In April, my adult daughter, Taylor, and I had a chance to reconnect when I was invited on a Media Tour on Captiva Island at South Seas Island Resort. There I met a fun group of journalists from across the US, including Sommeliers Elaine and Scott Harris of Cuisineist. From their Las Vegas home the share insider info on what to eat, drink, and see in New Orleans, California Wine Country, Switzerland, Ireland, and beyond. They also give tips for travel journalists (or anyone wanting to break into travel media) in Parts 1 and 2. As always on Travel People, they share how they have created a happy life.

Anna Maria Island Empty Nester Moms Getaway

In August, Morgan Henderson who hosted me in her Bradenton Beach condo in 2020 invited me back to Anna Maria Island to live the dream in her new property, Seaduction, on Holmes Beach. My empty nester friend, Alba Gonzalez-Nylander of AJ Media Services, joined me. I learned that Alba has also been scouting places to land on Florida’s West Coast. Thanks to Beach Bums, we biked and golf carted around the island, filmed some epic sunsets, and met two ladies who moved to AMI and say it’s now forever home. If you’re considering a relocation to Paradise, meet business owners on Pine Avenue — Rebecca Preston of Shiny fish Emporium and Cindy Tutterow of Hometown Desserts.

Captiva Island Writers Conference and Celebration

I was thrilled to be invited back in to Captiva Island in December as one of a dozen female writers invited by Francesca Dolan of Beaches of Fort Myers and Sanibel and Lee County Tourism. Francesca planned the Writing Retreat and Celebration of the 65th Anniversary of Anne Morrow Lindbergh’s Gift from the Sea which was for her (and all of us) a dream. A huge fan of the book, I’d placed writing on Captiva Island where the book was inspired on my Bucket List years ago. Doing so with the amazing women I met, one of whom was Kristina Lindbergh, Anne’s granddaughter, was an honor I never expected. Kristina was the guest speaker at the community celebration hosted by the Captiva Historical Society. She is a gifted writer herself and one of the most gentle and humble spirits I’ve eve met. I’ll be posting more on this incredible experience soon.

Downtown Fort Myers

Also in December, I featured The Luminary Hotel and Ford and Edison Winter Estates in Downtown Fort Myers. I’d been to Fort Myers Beach in 2020 but fell in love with the River District. If you’re in the area, don’t miss having a cocktail on The Luminary Rooftop at sunset, shopping, and eating your way down Main Street.

I love Florida palm trees. I miss waking up with palm fronds rustling outside my apartment windows in Morocco and Dominican Republic. Brandon Hall loves them, too, so he moved Florida north. Check out his Palm Spa here. His customers in Connecticut, New York, New Jersey, Rhode Island and Massachusetts choose from many varieties of palms and tropical plants to rent or buy for homes, restaurants, weddings, and other events. Go here for a chance to win a palm tree, learn about the many varieties, and see how he brought the beach to the New York Jets.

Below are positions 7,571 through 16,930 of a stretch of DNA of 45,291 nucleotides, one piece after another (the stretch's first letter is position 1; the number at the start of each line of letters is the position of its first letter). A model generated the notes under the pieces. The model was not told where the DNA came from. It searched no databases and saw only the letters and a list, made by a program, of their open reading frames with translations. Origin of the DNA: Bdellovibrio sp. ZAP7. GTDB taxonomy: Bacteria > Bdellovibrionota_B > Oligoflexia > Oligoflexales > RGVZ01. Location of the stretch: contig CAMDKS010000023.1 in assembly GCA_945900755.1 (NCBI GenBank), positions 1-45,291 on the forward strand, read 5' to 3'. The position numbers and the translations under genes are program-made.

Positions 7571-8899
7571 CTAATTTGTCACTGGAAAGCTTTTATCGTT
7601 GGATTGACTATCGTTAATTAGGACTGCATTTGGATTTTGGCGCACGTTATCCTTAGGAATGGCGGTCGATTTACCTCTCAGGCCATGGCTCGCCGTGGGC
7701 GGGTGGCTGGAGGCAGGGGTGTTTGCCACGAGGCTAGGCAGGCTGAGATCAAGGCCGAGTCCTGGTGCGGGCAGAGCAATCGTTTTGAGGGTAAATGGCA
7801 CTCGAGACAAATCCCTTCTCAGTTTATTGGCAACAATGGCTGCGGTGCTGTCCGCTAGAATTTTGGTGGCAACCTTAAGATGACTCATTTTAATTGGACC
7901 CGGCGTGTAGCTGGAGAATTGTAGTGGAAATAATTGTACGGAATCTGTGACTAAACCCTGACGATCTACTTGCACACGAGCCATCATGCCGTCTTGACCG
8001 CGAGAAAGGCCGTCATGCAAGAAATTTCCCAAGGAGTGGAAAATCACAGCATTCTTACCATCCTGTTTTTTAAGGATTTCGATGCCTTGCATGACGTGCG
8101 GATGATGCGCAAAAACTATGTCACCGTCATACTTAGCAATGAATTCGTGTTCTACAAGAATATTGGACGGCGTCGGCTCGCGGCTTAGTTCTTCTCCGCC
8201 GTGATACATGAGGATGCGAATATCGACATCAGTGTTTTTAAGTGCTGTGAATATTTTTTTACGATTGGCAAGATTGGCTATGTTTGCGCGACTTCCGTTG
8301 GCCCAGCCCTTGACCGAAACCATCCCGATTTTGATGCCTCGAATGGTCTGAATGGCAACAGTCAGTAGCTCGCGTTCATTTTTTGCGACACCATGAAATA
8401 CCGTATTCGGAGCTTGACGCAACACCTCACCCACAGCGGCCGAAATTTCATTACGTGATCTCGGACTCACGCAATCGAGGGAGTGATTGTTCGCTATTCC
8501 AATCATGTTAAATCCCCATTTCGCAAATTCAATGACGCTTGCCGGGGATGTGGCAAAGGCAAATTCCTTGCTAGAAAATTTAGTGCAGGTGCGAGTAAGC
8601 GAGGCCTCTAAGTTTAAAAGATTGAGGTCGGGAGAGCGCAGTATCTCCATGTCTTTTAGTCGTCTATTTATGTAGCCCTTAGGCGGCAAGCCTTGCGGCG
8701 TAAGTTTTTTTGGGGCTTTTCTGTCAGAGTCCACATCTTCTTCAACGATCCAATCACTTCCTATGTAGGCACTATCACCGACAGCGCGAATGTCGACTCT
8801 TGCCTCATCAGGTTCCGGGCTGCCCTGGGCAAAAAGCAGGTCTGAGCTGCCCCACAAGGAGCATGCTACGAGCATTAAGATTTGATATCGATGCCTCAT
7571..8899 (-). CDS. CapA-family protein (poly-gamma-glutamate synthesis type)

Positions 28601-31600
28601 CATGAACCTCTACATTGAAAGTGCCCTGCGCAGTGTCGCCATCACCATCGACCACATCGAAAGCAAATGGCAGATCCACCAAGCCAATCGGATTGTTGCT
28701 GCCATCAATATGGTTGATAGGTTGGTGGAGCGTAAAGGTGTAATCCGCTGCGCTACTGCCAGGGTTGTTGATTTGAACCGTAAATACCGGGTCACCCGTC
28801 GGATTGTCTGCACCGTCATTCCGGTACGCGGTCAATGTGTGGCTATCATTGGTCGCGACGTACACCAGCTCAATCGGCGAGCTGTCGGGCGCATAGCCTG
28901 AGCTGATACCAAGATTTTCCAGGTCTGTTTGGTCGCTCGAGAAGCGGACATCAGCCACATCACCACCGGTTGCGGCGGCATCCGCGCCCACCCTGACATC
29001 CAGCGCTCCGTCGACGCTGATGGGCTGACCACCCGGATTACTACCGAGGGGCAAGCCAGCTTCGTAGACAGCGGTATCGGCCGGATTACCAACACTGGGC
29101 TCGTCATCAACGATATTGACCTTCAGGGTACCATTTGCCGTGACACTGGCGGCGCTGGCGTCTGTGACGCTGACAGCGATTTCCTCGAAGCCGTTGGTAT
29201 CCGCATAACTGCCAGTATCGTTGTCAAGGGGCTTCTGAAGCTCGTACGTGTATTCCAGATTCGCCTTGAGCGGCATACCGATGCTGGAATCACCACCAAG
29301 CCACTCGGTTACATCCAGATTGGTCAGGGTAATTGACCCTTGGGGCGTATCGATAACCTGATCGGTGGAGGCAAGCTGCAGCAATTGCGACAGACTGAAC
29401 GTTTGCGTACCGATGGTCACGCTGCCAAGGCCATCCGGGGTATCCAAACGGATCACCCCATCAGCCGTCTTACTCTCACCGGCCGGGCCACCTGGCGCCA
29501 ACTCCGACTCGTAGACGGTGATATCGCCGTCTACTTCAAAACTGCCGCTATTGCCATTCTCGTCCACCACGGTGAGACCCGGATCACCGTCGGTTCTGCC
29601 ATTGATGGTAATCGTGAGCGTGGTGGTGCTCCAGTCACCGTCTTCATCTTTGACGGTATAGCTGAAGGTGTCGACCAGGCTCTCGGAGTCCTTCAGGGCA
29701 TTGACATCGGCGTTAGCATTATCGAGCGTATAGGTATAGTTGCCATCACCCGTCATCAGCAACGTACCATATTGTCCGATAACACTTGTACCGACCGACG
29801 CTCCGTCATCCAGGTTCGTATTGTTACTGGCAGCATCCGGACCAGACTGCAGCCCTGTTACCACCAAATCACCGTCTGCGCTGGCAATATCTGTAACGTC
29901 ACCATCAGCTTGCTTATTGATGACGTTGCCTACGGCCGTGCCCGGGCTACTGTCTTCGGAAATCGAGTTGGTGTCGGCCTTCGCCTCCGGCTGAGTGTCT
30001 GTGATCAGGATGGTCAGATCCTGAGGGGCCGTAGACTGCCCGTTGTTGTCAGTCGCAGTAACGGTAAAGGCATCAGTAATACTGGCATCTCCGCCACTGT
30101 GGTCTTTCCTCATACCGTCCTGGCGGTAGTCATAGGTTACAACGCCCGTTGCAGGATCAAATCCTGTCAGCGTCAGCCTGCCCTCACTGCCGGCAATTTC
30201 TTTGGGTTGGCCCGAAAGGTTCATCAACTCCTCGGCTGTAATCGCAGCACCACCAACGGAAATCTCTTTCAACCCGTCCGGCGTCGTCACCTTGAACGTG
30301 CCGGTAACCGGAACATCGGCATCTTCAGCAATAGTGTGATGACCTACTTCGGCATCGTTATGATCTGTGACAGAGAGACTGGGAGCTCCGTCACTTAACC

Do a Bluegrass Retreat

Stanford, Kentucky Retreat

In addition to authors I met on Captiva Island, I spent an amazing weekend with Author Angela Correll in my home state of Kentucky. In Stanford I enjoyed the hospitality of Wilderness Road — another perfect location for a writing retreat. See more on this getaway and hear my interview with Angela here.

Work Your Way Down Italy’s West Coast

Also on the podcast, I spent the summer virtually in Italy with three amazing travel guides. Meet Raffaele Romano and Riccardo Bilotto, Archeologists, Wine Experts, and Guides at GrandTourExperience.com. Learn why Naples should be on everyone’s travel list and hear their Must-Sees, Must-Dos in their Campania region. Full interview is on YouTube here and here.

Also meet Rosa Candela, tour guide on the Amalfi Coast (listen here) and the lady who taught me how to make a mean limoncello for the bridal party at my niece’s wedding.

Walk the Red Carpet on The French Riviera (or Côte d’Azur)

If you’ve ever wanted to walk the Red Carpet at the Cannes Film Festival, Toni Thompson tells you how here.

And if you’re looking for a new exercise resource that will sweep you away, check out Silver and Fit options here.

For more adventures in Morocco, Spain, Oregon Wine Country, Canada, France, Switzerland, Asia, and The Middle East, check out Travel People: Living Authentic Lives, Finding Kindred Spirits, Fulfilling Dreams with photos and videos or listen on the go here.

Trailers…

Pompeii, Naples, Amalfi Coast and Beyond with Italian Archeologists, Wine Experts, and Walking Guides

A Tale of 2 Teachers… one in Dubai and one in Vegas. Both will inspire you to do what you love and see the world.

Again, much thanks to you, the readers, and to you, Feedspot. Here’s to more adventures in 2022!

Best Retreats 2022: Wilderness Road Experience with Author Angela Correll

Best Retreats 2022: Wilderness Road Experience with Author Angela Correll

All great stories start with “What if?”Author Angela Correll

After the rush of the holidays, winter is a time to slow down, to get still, to sit by a fire in a quiet place where we can listen to longings and hear our hearts speak. For many of us, this requires getting away. We need a respite to reflect, recharge, reset. And if there’s been a stirring in our souls, if we’re seeking something different, a place to consider new possibilities. A place to ask, “What if?”

In mid-December, I drove into a town that had inspired the book I was reading. It looked like the set of a Hallmark Christmas movie and the community described sounded Hallmark-close and friendly, too. I couldn’t wait to meet the author who has created a one-of-a-kind experience. I did. After the weekend I drove out of town feeling rested and inspired to take on whatever the new year brings.